Jobarteh faces an eleven-count charge which included abuse of office, wrongfully retaking possession of land from person who obtained possession by writ of court, economic crime, giving false information to a public officer, forcible entry, operating business without a license, among others.
Monday’s development followed the application made by defence counsel BS Touray, who told the court that the presiding judge had presided over the civil suit of the case at the Brikama High Court.
He added that the charge before the court would lead to the writ of execution, which was issued by the presiding judge after delivering judgment on the suit.
Counsel urged the court to honourably decline jurisdiction, on the grounds that the judge had presided over the civil suit, further stating that there was no issue of bias at all.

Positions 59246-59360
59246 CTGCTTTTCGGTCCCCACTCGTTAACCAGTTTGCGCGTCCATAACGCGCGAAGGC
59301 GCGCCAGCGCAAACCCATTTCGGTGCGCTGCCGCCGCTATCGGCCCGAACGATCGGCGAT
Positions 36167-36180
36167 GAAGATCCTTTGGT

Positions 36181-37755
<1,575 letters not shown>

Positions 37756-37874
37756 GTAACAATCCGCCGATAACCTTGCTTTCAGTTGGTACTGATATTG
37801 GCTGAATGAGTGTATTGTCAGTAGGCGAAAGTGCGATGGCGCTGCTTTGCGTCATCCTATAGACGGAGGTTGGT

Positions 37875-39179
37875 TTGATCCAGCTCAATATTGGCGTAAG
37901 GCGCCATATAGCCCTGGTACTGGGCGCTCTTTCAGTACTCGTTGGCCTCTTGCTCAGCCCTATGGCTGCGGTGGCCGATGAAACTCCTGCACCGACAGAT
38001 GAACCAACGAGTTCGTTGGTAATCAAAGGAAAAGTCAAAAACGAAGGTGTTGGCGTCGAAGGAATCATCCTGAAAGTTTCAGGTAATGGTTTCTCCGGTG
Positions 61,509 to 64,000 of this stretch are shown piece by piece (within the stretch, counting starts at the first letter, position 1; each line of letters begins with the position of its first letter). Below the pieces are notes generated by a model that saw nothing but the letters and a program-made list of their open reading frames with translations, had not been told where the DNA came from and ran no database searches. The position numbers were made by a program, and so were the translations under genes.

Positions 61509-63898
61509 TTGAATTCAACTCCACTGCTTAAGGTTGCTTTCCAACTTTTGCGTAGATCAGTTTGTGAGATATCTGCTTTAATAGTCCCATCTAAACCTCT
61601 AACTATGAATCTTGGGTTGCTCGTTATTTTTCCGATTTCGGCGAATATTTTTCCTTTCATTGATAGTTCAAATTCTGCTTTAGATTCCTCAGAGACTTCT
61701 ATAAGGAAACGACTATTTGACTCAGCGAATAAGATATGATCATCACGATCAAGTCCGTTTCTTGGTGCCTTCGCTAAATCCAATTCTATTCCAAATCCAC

Counsel added that the issue at hand was not one of prejudice, and that the defence did not object to amendment of the first three counts of the charge.
The DPP, in response, said counsel did not doubt the integrity of the court; had shown confidence in the trial judge, and there was no fear of bias.
He added that the application should come only when there was a likelihood of bias, and urged the court to disallow the application.
In his ruling, the trial judge declined jurisdiction as requested by the defence counsel, and sent the case file to the office of the Chief Justice for reassignment.
However, the three amended counts were read to the accused person, and he denied them all.
Jobarteh is already serving a two-year jailed term after being convicted twice by the special criminal court division of the high court in Banjul.
He was recently arraigned on new charges, which included three counts of abuse of office and two counts of forcible entry, at the high court before Justice M. Abdoulahi.
Jobarteh is also on trial at the Banjul Magistrates’ Court on charges of “abuse of office and destroying evidence”.